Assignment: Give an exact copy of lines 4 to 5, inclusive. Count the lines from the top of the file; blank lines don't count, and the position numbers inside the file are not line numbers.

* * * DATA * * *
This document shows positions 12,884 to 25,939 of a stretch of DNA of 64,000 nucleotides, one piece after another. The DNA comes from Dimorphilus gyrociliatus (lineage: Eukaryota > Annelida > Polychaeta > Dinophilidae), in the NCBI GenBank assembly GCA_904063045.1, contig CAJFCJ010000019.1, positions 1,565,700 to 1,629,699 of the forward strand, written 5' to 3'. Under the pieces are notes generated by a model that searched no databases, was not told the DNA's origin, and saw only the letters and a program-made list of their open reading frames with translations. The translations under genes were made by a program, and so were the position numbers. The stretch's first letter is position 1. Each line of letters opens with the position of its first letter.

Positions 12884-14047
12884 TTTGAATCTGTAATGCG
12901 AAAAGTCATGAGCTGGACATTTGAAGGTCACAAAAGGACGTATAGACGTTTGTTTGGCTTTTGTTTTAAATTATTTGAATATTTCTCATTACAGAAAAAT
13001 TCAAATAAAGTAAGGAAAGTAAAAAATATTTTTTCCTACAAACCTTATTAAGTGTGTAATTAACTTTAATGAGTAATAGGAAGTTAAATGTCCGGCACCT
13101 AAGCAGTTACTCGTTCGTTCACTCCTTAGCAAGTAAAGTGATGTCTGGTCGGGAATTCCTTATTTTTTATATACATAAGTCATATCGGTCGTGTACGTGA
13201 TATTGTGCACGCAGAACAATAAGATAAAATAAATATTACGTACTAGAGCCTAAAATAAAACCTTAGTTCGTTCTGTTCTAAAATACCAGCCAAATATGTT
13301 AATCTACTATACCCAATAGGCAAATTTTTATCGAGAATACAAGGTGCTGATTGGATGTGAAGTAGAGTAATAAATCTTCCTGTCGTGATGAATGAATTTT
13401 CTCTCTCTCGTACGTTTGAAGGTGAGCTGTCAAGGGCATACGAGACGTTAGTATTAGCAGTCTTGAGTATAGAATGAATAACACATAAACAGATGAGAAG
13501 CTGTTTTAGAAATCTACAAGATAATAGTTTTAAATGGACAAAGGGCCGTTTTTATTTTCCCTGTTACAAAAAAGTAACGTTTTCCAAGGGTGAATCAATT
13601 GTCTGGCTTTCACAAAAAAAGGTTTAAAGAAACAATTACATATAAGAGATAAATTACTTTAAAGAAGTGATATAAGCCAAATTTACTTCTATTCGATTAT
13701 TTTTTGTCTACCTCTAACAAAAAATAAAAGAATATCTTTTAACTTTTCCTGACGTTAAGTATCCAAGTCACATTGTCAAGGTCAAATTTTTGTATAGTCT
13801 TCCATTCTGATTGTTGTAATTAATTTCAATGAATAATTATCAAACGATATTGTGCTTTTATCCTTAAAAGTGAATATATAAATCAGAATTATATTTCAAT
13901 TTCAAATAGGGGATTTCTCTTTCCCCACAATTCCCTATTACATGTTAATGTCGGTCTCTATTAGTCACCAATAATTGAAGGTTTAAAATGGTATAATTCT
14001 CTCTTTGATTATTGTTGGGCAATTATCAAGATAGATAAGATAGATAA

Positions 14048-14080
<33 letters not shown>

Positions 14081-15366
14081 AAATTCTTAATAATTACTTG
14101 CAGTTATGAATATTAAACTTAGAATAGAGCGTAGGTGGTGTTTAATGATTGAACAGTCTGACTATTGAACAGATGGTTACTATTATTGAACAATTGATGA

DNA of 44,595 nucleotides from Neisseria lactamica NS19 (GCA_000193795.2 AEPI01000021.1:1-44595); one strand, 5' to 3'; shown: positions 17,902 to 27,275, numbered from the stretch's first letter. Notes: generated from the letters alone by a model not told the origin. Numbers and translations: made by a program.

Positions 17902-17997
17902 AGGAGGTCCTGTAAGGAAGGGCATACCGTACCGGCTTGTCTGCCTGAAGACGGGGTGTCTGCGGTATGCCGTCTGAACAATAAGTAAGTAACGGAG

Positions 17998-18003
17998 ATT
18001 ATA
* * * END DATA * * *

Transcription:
12901 AAAAGTCATGAGCTGGACATTTGAAGGTCACAAAAGGACGTATAGACGTTTGTTTGGCTTTTGTTTTAAATTATTTGAATATTTCTCATTACAGAAAAAT
13001 TCAAATAAAGTAAGGAAAGTAAAAAATATTTTTTCCTACAAACCTTATTAAGTGTGTAATTAACTTTAATGAGTAATAGGAAGTTAAATGTCCGGCACCT